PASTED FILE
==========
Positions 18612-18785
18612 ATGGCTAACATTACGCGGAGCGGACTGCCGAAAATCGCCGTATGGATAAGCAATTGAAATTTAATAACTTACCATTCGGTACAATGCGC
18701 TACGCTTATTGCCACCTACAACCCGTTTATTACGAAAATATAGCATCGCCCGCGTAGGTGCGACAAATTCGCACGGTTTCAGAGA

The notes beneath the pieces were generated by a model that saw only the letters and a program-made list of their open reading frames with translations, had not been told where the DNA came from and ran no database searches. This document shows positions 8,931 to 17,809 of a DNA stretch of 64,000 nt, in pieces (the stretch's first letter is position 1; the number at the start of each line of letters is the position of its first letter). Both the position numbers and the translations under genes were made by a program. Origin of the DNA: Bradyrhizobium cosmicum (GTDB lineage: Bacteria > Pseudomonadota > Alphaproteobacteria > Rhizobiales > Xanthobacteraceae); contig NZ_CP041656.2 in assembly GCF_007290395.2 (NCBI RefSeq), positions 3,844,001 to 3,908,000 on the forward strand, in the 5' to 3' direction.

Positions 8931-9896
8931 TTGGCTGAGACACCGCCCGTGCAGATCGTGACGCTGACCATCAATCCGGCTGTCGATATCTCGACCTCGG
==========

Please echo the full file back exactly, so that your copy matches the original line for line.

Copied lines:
Positions 18612-18785
18612 ATGGCTAACATTACGCGGAGCGGACTGCCGAAAATCGCCGTATGGATAAGCAATTGAAATTTAATAACTTACCATTCGGTACAATGCGC
18701 TACGCTTATTGCCACCTACAACCCGTTTATTACGAAAATATAGCATCGCCCGCGTAGGTGCGACAAATTCGCACGGTTTCAGAGA

The notes beneath the pieces were generated by a model that saw only the letters and a program-made list of their open reading frames with translations, had not been told where the DNA came from and ran no database searches. This document shows positions 8,931 to 17,809 of a DNA stretch of 64,000 nt, in pieces (the stretch's first letter is position 1; the number at the start of each line of letters is the position of its first letter). Both the position numbers and the translations under genes were made by a program. Origin of the DNA: Bradyrhizobium cosmicum (GTDB lineage: Bacteria > Pseudomonadota > Alphaproteobacteria > Rhizobiales > Xanthobacteraceae); contig NZ_CP041656.2 in assembly GCF_007290395.2 (NCBI RefSeq), positions 3,844,001 to 3,908,000 on the forward strand, in the 5' to 3' direction.

Positions 8931-9896
8931 TTGGCTGAGACACCGCCCGTGCAGATCGTGACGCTGACCATCAATCCGGCTGTCGATATCTCGACCTCGG